Looking at a festival lineup for the first time is almost a disorienting experience: in that one instant you find yourself squealing at the sight of favorite artists, questioning the headliner/subheadliner hierarchy (“how the hell is Swedish House Mafia above M83?!”), and somehow managing to do an internal, black-box calculus that begins to determine whether or not you’re going to end up going to the event at all. One Facebook login later, you’ll probably find a newsfeed flooded with friends rating the lineup on the binary “sucks” / “awesome” scale; however, any agglomeration of 50+ artists often means finding a lot more middle ground between these extremes.
When the 2012 Outside Lands Music Festival lineup was announced I went through the aforementioned paces and came away with an initial inkling that the festival lacked artists who had released a critically acclaimed album in the past 18 months. Statistics time: of the 80 artists that appeared on either our 2011 top 50 list or our 2012 mid-year top 30 list, only four had a set at Outside Lands (Zola Jesus, The Walkmen, Washed Out and Sigur Ros). Two other major West Coast festivals, Coachella and Sasquatch, had 13 and 11 Treble favorites, respectively, while Chicago’s Pitchfork Festival corralled an impressive 16. Of the full-length fantastic four at Outside Lands, Washed Out mastered the park’s smallest stage as their haunting lights and groovy sounds captivated both passers-by and long-time fans. On Saturday night Sigur Ros provided what may have been the aural antithesis to Metallica’s set going on concurrently at the opposite end of the grounds.
However, I may have sold the festival short on 2012 talent with that four out 80 stat. Passion Pit‘s latest, Gossamer, wasn’t on the 2012 list because it was only released two weeks ago. The band and lead singer Michael Angelakos provided the audience with one of the more upbeat sets of the festival, anchoring the performance with well-known hits from their 2009 debut Manners as well as stellar new material that packs the same visceral punch along with a deeper emotional depth.
Tame Impala is another band determined to make waves in the second half of 2012, and their new single, “Elephant,” did just that as it stomped across the main stage Saturday afternoon. The band was in top form sonically but looked a little awkward as they tried to cope with the 30-foot gap between themselves and the crowd — a result of the already modified platform in place for that night’s Metallica set. Lead singer Kevin Parker apologized to the crowd — “Sorry, I wish you were closer” — but the lack of intimacy probably made the band’s rendition of “Solitude Is Bliss” all the more authentic. Not on the Tame Impala ship yet? Jump on. Kevin Parker’s fresh, electronic-minded take on 60’s psychedelic rock won’t disappoint. Thee Oh Sees and Bloc Party were a couple of other bands that played some exciting 2012 material along with old staples, as well as a reunited Grandaddy.
I should never be surprised when I find that my musical tastes don’t exactly line up with the general populace, but some sets this weekend garnered such a massive crowd that I had to stop and ask a few people what the hell was going on. For one thing, the Alabama Shakes absolutely filled the entire field in front of the Sutro Stage, packing fans together as they performed their new-soul, Southern fried tunes. The band sounds okay I suppose, but in the end it’s just too hard for me to fight off the “been-there-done-that” feeling.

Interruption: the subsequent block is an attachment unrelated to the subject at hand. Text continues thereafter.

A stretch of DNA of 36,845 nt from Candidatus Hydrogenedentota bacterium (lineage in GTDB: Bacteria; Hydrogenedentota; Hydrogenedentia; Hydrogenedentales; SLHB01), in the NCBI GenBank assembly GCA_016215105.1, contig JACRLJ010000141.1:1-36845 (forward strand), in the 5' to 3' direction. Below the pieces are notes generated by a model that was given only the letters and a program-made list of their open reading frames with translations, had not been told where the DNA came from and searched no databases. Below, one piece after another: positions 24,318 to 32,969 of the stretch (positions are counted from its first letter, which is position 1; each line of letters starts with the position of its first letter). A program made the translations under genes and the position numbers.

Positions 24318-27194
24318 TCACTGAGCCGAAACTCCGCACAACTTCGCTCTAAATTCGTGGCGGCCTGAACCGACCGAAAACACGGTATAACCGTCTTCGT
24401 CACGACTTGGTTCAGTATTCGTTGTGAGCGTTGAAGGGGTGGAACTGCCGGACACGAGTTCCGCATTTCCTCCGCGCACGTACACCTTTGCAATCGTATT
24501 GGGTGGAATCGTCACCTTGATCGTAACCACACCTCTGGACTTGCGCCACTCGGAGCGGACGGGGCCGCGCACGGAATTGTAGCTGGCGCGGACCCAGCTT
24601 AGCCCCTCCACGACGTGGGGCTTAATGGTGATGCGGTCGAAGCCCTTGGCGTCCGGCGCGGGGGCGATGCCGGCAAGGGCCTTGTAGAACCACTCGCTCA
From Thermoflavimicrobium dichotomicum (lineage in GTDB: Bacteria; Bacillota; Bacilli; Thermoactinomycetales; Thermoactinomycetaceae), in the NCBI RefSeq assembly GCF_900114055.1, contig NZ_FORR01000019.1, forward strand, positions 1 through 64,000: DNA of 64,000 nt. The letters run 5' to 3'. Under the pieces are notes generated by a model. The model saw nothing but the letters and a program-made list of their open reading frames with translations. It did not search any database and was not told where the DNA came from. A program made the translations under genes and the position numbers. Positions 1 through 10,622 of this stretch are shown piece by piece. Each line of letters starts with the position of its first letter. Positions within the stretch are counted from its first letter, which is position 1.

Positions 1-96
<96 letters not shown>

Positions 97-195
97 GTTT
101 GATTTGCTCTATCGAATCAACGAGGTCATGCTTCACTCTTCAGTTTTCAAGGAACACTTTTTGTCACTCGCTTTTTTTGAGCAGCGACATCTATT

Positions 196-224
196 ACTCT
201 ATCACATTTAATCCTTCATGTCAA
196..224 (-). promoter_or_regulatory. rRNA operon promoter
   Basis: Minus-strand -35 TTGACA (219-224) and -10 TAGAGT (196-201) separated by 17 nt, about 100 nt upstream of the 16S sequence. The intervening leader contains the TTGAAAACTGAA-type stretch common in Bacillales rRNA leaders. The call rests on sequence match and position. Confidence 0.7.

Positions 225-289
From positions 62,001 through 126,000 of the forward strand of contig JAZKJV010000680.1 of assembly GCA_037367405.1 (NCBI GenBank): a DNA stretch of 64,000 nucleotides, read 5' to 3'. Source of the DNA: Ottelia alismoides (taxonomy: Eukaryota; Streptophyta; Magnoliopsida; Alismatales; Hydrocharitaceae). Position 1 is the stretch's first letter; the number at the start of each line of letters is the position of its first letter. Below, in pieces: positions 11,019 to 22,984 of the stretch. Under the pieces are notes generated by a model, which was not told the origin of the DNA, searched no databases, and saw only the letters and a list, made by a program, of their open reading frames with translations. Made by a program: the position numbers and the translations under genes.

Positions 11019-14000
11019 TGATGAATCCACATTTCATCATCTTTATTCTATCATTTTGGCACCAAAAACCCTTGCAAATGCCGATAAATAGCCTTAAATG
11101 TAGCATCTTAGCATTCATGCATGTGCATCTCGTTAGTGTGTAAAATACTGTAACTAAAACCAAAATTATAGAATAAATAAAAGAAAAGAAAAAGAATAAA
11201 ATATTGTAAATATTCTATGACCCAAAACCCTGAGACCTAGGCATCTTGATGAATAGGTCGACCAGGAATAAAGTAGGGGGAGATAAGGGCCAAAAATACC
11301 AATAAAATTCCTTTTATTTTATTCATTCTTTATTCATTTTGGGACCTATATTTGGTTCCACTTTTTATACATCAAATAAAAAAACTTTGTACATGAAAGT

One band that no one would accuse of following a well-trodden path is Die Antwoord. Originality: check. Every other thing that I care about in a band: miss. If people were simply going to their set for the shock value that’d be completely acceptable; however the cheer to cringe ratio was suspiciously high throughout their performance, so either a good number of people were hammered at 5 o’clock, or they simply have an awful taste in music (sorry… I’m not sorry).
If it was the former, Outside Lands gave everyone the opportunity to get drunk in style. Unlike Coachella, where anyone who wants to drink gets sequestered in a gated area away the music, Outside Lands allows its patrons to roam wherever they’d like, drink in hand. This year the festival featured a Wine Lands tent with probably 30 different local wineries to enjoy. There was also a Beer Lands for the people who wanted more variety than the assortment of Heineken tents scattered throughout the grounds.
Of the three headliners, Metallica and Stevie Wonder pleased the crowds with greatest hits and covers while Neil Young chose to do his own thing and jam out with Crazy Horse over some new material. “Walk Like A Giant” sounded like vintage Young, but his decision to close the song with what seemed to be a 10 minute, free-form, guitar noise “jam session” made a good number of people walk away and had even die-hard fans scrunching their brows. All was forgiven, however, when Neil Young closed the set with a chilling version of “Hey Hey, My My (Into the Black)”.
While the artist lineup does constitute much of what makes or breaks a festival, it isn’t everything. Golden Gate park really does come through in the intangibles department, even though this year’s festival was a bit on the foggy side (even for San Francisco). The festival also had a couple of musical easter eggs that couldn’t be found on the bill. The Grateful Dead’s Bob Weir joined Norah Jones on stage for a version of “It Must Have Been The Roses,” and Jack White surprised fans by doing a few songs between stages on Sunday under beautiful Eucalyptus and Cypress trees. It’s always tempting to have a knee-jerk reaction whenever a festival lineup is announced, but with three days of music, people watching, and exploring, every person’s experience will reach a level of complexity that no lineup poster could possibly encapsulate or anticipate.